1995 – LRF’s mission begins – advancing lymphoma research and delivering evidence-based information to patients, survivors and their loved ones.
2003 – The LRF Mantle Cell Lymphoma (MCL) Initiative forms, making LRF one of the largest private funders of MCL – funding more than $25 million since inception.
2014 – LRF launches Erase Lymphoma, an initiative aimed to address the unique challenges faced by adolescent and young adult (AYA) lymphoma patients and survivors.
2015 – LRF hosts the first-ever multi-stakeholder scientific workshop exploring oral therapies for the treatment of chronic lymphocytic leukemia (CLL).
2019 – LRF hosts the first-ever international scientific workshop on marginal zone lymphoma (MZL).
To advance the future of lymphoma research, the LRF Scientific Advisory Board (SAB) was established in 1995 under the leadership of its founding chair, Joseph R. Bertino, MD. Dr. Bertino began the SAB with just 10 members and a commitment to excellence and visionary thinking.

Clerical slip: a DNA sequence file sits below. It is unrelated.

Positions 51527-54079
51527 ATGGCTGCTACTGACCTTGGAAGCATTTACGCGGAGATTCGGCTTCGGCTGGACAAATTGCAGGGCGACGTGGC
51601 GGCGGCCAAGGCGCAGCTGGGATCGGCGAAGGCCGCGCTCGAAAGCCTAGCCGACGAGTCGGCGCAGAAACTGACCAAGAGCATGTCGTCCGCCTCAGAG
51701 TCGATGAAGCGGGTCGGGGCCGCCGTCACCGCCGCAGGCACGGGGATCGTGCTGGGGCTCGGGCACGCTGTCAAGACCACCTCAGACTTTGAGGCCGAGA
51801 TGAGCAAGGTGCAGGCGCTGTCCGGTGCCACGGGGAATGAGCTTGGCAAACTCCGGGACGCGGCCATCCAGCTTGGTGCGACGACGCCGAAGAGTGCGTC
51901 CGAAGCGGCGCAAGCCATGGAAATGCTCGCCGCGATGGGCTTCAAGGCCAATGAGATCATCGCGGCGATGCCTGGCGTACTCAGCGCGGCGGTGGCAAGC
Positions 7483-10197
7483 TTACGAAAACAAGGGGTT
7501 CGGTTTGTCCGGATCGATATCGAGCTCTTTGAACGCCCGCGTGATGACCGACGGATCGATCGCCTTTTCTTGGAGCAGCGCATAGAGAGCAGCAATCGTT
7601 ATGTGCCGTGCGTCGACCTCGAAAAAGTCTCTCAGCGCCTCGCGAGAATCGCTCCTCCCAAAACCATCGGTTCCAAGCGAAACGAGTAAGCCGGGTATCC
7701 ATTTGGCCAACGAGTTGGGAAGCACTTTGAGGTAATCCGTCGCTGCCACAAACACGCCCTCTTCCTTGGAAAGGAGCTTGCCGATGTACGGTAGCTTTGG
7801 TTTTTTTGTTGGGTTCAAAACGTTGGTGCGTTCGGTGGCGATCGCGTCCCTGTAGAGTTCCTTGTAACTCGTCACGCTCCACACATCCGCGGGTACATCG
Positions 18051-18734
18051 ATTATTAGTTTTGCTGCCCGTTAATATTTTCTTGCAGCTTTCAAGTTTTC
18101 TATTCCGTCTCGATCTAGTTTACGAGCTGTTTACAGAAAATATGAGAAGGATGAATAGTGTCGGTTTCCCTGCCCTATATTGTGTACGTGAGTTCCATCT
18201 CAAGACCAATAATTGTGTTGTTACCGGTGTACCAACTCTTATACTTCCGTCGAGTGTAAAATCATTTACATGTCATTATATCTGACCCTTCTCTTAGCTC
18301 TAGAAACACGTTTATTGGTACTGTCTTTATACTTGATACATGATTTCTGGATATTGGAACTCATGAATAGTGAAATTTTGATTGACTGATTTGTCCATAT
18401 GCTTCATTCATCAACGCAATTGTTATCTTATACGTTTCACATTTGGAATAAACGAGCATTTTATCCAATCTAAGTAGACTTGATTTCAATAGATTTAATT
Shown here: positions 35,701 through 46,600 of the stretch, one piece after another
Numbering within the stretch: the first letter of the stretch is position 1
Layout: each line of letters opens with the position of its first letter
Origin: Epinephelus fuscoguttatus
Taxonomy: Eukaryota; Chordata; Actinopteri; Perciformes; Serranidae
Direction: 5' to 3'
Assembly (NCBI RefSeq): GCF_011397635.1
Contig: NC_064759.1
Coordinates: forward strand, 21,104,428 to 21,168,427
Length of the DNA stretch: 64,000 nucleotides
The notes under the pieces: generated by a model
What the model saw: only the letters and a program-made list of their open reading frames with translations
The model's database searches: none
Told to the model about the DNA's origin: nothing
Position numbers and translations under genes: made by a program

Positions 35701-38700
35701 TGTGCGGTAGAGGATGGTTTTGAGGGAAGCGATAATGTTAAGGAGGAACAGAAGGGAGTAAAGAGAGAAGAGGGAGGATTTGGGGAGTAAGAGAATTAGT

Today, the SAB is world renowned and comprised of 45 expert lymphoma clinicians and researchers who guide LRF’s research agenda and offer their expertise to inform programming and patient resources.
Current LRF SAB Chair, Andrew D. Zelenetz, MD, PhD, of Memorial Sloan Kettering Cancer Center, has been a member of the SAB since its inception. Over the past 25 years, Dr. Zelenetz believes that LRF has had a profound impact on an array of lymphoma research and scientists within the field. He says that this impact is evident through LRF’s unique research programs, which help to foster early-career scientists and develop the leading research and scientists of tomorrow. “It is important to the field of lymphoma that we attract the best and the brightest young investigators,” says Dr. Zelenetz. “The SAB has been instrumental in helping LRF ensure a brighter future for all those touched by lymphoma, and it is my honor to serve as the chair.”